Ever paused at the dry white wine section and wondered what the difference is between pinot grigio and pinot gris? A quick glance at the label and you’d be forgiven for thinking not much. After all, both are made from the same grape.
“Pinot grigio and pinot gris grapes are actually identical varieties,” says Andrew Harris, wine ambassador at Brown Brothers. Both wines are “a mutation from the pinot noir grape.”
The first difference in the two styles is regional influence. Grigio is Italian for “grey” – a reference to the lighter colour of the grape’s skin. In France, where gris means “grey”, the same variety is known as pinot gris.
The second influence is time. Grapes used to make pinot grigio are generally picked earlier than those used to make gris. Because they haven’t had as long to ripen, pinot grigio wines taste crisper and more savoury than gris wines.
Harris says because of the need to balance picking the grapes early while still allowing them time to develop, cool climates are well suited to growing pinot grigio. “In Australia that means places like King Valley, Adelaide Hills and Tasmania,” he says. In warmer regions the grapes can ripen too fast, resulting in a sweeter, more full-bodied wine – more like gris than grigio.
Harris says pinot grigio is best enjoyed within the first few years of release. Here’s a guide to pairing pinot grigio at home.
Pinot grigio makes an ideal companion to fresh seafood. “The savoury elements of the wine ensure it doesn’t overpower the meat’s delicate flavours," says Harris. Traditional pairings include oysters, calamari, and lobster. But Harris has another suggestion. “If you’re looking for an unusual dish, you could go for something like eel,” he says. “Eel has a really oily, salty flavour. Pinot grigio has a salty element to it, but also a fantastic acidity to cut through oiliness. That would be pretty interesting.”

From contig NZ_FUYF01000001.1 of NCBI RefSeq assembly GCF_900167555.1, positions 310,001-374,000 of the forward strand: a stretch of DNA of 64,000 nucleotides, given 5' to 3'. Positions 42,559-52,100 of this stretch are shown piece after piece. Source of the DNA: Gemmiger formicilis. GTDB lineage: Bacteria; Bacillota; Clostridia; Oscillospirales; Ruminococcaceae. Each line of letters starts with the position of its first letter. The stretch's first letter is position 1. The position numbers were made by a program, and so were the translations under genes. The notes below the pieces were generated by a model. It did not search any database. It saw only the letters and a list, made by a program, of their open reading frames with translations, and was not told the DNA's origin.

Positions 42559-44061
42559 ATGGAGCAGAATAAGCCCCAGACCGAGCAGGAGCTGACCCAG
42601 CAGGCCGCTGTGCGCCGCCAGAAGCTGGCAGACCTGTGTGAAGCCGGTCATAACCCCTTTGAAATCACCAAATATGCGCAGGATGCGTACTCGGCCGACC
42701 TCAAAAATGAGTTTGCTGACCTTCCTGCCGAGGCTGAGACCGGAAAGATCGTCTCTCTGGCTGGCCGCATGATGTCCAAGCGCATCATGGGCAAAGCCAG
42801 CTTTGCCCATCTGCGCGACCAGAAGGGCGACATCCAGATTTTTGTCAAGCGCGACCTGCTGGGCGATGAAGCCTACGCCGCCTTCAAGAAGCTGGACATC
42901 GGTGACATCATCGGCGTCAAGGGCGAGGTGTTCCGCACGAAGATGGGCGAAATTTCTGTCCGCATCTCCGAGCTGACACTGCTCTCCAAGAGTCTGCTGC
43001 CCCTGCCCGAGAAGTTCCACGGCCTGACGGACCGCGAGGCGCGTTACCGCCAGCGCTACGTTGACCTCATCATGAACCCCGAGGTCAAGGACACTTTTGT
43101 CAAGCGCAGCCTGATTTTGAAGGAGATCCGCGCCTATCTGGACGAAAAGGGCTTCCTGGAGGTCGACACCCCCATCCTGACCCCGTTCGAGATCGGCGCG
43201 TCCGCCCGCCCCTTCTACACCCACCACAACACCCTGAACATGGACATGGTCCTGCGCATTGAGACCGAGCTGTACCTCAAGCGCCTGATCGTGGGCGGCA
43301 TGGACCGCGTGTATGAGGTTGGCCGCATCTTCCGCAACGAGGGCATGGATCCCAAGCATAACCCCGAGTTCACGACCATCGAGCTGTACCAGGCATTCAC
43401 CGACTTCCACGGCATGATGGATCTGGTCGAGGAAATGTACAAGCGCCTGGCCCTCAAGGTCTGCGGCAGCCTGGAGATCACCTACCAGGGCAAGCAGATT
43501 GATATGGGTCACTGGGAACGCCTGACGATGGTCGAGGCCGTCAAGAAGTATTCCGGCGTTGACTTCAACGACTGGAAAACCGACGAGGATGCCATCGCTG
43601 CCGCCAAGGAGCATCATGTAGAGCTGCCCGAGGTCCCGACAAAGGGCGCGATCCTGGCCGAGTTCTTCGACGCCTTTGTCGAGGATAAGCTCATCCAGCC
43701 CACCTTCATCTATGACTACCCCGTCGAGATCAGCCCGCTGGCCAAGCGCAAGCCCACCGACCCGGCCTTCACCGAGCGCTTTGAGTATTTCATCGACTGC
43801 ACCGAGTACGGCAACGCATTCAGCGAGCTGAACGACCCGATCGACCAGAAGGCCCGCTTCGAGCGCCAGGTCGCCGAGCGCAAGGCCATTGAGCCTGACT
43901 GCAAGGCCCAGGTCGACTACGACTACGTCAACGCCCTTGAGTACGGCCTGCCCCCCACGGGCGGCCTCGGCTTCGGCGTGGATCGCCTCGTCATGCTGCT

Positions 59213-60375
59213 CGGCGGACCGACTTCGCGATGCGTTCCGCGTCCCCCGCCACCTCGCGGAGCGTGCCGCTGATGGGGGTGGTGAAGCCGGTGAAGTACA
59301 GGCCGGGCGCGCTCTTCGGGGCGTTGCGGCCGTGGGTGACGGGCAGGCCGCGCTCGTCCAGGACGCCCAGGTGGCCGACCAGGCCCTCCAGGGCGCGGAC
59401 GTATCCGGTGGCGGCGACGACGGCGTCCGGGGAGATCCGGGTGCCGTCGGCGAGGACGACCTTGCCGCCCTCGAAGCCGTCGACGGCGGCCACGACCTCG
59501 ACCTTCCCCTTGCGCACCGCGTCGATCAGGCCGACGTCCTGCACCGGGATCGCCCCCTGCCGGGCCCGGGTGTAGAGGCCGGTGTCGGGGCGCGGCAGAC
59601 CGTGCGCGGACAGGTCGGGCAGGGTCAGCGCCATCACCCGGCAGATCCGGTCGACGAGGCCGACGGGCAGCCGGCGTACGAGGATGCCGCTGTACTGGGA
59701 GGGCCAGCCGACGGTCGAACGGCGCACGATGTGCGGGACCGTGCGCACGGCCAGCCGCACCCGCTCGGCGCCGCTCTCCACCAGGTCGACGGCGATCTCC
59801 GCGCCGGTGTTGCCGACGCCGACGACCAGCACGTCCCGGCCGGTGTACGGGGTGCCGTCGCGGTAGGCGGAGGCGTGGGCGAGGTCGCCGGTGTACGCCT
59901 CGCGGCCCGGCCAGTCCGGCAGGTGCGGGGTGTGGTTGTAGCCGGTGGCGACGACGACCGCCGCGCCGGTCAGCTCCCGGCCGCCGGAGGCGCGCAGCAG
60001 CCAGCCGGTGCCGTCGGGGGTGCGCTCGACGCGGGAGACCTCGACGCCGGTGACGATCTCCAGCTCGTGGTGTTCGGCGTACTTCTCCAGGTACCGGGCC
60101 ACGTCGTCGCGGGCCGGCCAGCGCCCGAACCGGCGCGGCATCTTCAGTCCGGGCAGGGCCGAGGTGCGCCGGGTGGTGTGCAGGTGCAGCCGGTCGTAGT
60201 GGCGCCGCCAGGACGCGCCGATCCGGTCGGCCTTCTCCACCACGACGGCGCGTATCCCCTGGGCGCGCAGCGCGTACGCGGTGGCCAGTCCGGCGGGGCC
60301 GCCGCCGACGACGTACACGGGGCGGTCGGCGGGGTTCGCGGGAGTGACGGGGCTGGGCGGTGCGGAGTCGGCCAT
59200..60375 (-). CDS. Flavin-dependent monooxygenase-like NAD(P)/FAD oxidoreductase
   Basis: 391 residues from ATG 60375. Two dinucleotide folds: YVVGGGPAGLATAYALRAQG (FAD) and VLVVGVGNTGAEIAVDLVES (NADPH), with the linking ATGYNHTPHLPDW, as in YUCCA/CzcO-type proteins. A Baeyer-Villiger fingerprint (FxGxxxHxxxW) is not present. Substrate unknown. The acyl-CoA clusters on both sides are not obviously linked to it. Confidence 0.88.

The delicate acidity of pinot grigio is also a good accompaniment for the rich, salty flavours of an antipasto plate. “Sun-dried tomatoes, mushrooms, artichoke, salami and white anchovies all hit the spot,” says Harris. For a truly inspired pairing, grab some friends, a rug and picnic basket, gather some olives and slices of prosciutto-wrapped melon and a bottle of pinot grigio – like Brown Brother’s 18 Eighty Nine – and set up camp on your favourite patch of grass.
A soft and mild cheese will match well with pinot grigio’s crisp pear and peach aromas. Cow’s-milk cheeses (such as brie, gruyere and mozzarella) are ideal. A goat-cheese chevre also works beautifully.
Pasta and risottos
Buttery pastas and risottos with light, simple sauces are another good pairing. Think prawns or mussels; fennel, asparagus or other spring greens; or a generous grating of parmesan. It’s the kind of easy-to-share combination that works well for a dinner party or last-minute meal – you can also add a splash of wine to the sauce.
With spicy food
The best match for chilli and spice is often thought to be a highly acidic riesling or a sweet, fruity red. But, more often than not, pinot grigio can stand up against heat just as well. Its light aromatics and mild but refreshing acidity both cool the palate, and help to broaden the flavours in the dish. Try it with grilled corn topped with lime juice, chilli, and queso fresco.
Pinot grigio form guide:
Glassware in public: standard wine glass.
Glassware at home: stemless wine glass.
What they'll tell you it pairs with: seafood, antipasto, summer barbeques.
What they won't tell you it pairs with: sushi.
This article is presented in partnership with Brown Brothers' 18 Eighty Nine Pinot Grigio.